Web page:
Oscar was with 82 Operational Training Unit based at RAF Ossington, Nottinghamshire. (It may be that Marguerite was a WAAF at the station.) On 22 November 1943, only a few weeks after the wedding, he was the Navigator aboard Wellington Mk X, LN601 - B, which took off at 21:58 from RAF Desborough in Northamptonshire on an operation to drop leaflets in the St Nazaire region of France. Having climbed to about 800 feet, the port engine failed and the aircraft plunged to the ground at Norwell Woods House near Kneeshall Lodge. On impact, there was an explosion and the bomber went up in flames.

All on board were killed, namely:-
WO2 Harold Winthrop Johnson RCAF - Pilot,
F/O Oscar Geoffreij De Jongh RAFVR - Navigator,
P/O Alexander Grant RCAF - Air Bomber,
F/Sgt Kenneth Ross Fallowdown RCAF - Wireless Op / Gunner,
F/Lt John Gordon Brassington RAFVR - Gunner (and the Unit's Gunnery Leader)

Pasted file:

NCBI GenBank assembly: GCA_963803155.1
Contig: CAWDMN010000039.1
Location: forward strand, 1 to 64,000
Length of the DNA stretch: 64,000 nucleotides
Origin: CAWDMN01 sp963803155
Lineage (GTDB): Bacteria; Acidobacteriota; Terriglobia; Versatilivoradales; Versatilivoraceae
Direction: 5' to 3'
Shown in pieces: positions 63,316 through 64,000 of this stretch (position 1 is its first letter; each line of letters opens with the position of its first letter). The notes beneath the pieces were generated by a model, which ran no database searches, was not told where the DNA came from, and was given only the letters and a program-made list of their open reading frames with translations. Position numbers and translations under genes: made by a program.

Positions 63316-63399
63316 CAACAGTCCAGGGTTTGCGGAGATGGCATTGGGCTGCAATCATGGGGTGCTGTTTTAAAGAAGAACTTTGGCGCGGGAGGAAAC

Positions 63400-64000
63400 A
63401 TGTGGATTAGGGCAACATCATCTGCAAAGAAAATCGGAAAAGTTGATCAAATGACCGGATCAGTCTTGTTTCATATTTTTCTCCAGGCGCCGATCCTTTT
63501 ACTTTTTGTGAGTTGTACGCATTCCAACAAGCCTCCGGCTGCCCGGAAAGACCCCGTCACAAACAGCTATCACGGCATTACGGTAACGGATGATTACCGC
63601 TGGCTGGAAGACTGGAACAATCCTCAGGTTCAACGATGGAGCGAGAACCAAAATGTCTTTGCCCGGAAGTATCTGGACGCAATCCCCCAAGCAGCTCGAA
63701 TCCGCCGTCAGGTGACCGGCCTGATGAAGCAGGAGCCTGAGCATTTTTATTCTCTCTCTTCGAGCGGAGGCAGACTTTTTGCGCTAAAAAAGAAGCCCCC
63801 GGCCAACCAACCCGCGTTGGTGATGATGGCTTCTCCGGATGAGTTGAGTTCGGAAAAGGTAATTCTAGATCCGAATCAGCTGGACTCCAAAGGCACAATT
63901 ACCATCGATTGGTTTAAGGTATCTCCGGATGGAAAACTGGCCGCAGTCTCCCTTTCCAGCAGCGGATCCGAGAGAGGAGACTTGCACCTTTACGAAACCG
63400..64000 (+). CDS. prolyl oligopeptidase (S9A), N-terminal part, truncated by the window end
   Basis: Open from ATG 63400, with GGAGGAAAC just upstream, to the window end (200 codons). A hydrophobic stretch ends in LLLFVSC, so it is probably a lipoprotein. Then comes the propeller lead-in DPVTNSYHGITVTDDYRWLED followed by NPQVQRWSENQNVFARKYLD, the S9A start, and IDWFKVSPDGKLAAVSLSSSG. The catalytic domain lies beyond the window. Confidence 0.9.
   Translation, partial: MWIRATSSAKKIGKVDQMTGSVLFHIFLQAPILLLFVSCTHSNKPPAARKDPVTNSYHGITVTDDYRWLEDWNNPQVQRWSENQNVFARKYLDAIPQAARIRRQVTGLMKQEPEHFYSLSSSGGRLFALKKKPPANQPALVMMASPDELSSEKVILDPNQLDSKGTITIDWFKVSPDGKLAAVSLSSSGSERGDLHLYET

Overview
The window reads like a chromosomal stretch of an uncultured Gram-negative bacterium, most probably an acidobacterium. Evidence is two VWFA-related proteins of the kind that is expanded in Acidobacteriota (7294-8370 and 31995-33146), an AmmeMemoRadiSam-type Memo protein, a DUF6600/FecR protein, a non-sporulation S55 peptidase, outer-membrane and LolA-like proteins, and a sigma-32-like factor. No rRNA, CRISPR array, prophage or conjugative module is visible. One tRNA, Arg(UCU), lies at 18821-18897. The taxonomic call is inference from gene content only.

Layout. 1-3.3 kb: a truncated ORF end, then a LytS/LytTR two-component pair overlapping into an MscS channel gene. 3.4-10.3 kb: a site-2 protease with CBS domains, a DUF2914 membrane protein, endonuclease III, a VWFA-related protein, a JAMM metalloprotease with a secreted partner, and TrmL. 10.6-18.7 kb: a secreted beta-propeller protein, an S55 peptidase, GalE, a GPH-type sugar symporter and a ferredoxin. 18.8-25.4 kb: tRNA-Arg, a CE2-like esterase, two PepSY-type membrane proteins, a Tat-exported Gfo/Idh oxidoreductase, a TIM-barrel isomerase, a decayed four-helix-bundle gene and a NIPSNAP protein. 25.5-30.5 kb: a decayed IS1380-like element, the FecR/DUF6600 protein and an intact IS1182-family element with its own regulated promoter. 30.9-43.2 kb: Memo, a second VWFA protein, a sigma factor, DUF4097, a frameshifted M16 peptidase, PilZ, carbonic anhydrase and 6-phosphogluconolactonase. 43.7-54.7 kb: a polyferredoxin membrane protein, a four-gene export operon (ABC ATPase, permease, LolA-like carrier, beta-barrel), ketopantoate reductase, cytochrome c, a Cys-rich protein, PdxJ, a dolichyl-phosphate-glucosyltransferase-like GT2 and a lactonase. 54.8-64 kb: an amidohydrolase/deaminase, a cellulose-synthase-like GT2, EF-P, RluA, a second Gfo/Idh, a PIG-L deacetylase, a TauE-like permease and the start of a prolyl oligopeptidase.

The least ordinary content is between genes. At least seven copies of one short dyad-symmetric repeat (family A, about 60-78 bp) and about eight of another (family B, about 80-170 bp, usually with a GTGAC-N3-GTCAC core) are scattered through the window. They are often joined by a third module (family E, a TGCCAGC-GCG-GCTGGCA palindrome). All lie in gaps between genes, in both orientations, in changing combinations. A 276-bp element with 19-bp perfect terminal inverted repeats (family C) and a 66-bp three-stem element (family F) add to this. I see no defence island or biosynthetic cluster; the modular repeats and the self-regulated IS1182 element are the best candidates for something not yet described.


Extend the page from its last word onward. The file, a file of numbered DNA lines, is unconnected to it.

Sgt Robert James Wannell RAFVR - Gunner
Together with crewmates WO2 Johnson, P/O Grant and F/Sgt Fallowdown, Oscar is among the 23 WW2 casualties (all airmen) buried in Ollerton Cemetery, Nottinghamshire. His original headstone on Cons. Portion. Grave 1209 was intended to have the personal inscription, "In sweet and tender memory. Loved husband of Marguerite and devoted son of Eric and Eva De-Jongh." The records note that "Headstone is to be replaced by Dutch shape H/S request by OGS agreed by DOG."

Marguerite was pregnant when Oscar died. The birth of their son, Geoffrey David de Jongh, was registered in the Totnes, District in Q3 1944, possibly because she had returned home to her parents for that event. The author of Levantine Heritage noted above records that:
"The child, Geoffrey David de Jongh, grew up to be a charming man who worked for a chemical company in Holland."
Marguerite appears never to have remarried and died on 18 June 1977 at 5 Langridge Road, Paignton.

Brian Bouchard © 2018
Updated by Roger Morgan

Please contact the Webmaster if you have information or pictures that can extend this entry.

Back to the index


DEAN, Albert Edward. Regimental Sergeant Major (Warrant Officer Class I) (394900)

Royal Armoured Corps
Died 1 October 1944, aged 43

Albert's headstone in the Bari War Cemetery
Albert's headstone in the Bari War Cemetery
Photograph (56106987) by Dave Barlow via findagrave.com